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Active verses Passive (PASV) FTP

File Transfer Protocol (FTP) is a network protocol used to transfer data from one computer. In order to download and upload files to an FTP site, you need to connect using an FTP client/server.

FTP runs exclusively over TCP and listens on port 21 (command port) by default. Data is transferred across a separate data channel, but this port varies dependent on the FTP mode being used.

Generally there are 2 modes for FTP,

  • Active mode
  • Passive mode (PASV)

In Active mode the client connects to the FTP Servers command port (21) from a random high port. The clients data port then starts listening on a port, which is one greater than the random high port previously selected, and informs the server using the PORT command.
The server then connects to the clients data port from a source port of 20 (or the command port minus 1).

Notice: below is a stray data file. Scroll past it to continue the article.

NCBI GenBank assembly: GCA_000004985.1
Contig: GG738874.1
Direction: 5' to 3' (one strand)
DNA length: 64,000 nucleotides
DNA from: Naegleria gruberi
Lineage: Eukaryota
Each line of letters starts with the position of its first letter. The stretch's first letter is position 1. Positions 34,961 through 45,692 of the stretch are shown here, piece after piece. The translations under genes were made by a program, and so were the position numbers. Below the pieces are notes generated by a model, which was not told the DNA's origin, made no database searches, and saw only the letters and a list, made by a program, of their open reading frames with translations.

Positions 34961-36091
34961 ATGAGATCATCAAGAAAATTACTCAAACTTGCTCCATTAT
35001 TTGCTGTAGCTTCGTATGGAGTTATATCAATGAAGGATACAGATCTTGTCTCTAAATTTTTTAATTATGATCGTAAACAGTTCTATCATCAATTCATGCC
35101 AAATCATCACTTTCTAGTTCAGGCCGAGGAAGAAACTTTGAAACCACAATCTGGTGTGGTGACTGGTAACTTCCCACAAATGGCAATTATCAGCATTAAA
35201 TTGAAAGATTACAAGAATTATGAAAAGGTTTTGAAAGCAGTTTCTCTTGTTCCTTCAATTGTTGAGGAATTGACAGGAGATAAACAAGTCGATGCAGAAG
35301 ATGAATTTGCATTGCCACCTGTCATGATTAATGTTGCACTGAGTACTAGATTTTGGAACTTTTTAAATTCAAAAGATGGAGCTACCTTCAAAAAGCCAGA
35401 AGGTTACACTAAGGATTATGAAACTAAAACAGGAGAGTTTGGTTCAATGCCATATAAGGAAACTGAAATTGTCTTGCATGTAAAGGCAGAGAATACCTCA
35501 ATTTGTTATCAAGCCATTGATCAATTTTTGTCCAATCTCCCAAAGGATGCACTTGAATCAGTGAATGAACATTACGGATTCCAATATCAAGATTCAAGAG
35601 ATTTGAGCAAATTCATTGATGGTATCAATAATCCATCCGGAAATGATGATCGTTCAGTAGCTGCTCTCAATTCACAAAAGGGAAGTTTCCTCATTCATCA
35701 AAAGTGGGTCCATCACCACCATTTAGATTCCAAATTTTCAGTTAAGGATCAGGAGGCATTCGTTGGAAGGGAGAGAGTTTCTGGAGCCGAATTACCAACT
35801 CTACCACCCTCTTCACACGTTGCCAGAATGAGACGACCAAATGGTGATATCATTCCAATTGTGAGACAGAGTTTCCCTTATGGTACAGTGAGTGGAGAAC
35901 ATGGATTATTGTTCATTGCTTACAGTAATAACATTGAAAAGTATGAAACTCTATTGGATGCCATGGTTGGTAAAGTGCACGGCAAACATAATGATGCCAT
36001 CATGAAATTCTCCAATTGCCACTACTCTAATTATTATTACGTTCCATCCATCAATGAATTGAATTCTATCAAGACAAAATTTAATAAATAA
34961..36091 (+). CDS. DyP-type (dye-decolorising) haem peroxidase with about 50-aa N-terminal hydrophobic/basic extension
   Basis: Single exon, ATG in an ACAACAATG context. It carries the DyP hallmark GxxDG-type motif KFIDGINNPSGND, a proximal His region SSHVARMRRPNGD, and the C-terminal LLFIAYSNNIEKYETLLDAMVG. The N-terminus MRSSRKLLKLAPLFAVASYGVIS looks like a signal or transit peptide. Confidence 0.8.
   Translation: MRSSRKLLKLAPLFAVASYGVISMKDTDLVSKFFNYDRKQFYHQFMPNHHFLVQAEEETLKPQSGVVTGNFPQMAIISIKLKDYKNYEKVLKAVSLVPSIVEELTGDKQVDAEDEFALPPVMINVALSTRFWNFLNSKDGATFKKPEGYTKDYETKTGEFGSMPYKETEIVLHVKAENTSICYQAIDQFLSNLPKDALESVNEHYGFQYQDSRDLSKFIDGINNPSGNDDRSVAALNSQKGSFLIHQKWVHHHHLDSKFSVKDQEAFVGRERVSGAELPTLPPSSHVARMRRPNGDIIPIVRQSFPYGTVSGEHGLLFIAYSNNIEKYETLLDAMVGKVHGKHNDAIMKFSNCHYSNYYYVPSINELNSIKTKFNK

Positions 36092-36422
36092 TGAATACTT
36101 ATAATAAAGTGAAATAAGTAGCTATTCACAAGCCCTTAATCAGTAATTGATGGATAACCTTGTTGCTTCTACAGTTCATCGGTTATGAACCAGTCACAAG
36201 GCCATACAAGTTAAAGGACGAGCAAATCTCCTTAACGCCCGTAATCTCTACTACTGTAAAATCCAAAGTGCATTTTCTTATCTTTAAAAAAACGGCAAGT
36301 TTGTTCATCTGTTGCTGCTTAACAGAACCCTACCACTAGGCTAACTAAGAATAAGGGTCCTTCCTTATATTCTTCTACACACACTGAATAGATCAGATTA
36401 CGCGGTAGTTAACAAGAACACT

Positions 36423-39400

In order to stop the server initiating a data connection to the client, passive FTP or PASV was created. With passive mode the client initiates both connections to the server.
This resolves many of the firewall issues associated with Active FTP and the incoming data connections from the FTP server.

When opening a Passive connection the client opens two random ports locally. The first port is used to connect to the servers command port on port 21.
The client then issues the PASV command. The server then opens a random high port as the data port and informs the client. The client then connects to this port.


Since most of port allocations in Active vs Passive FTP connections is “behind the scenes” …you will not generally know what setting (Active vs Passive) is appropriate.  So often it is best to just experiment with enabling or disabling PASV mode connection settings in your FTP connection in your FTP client software.

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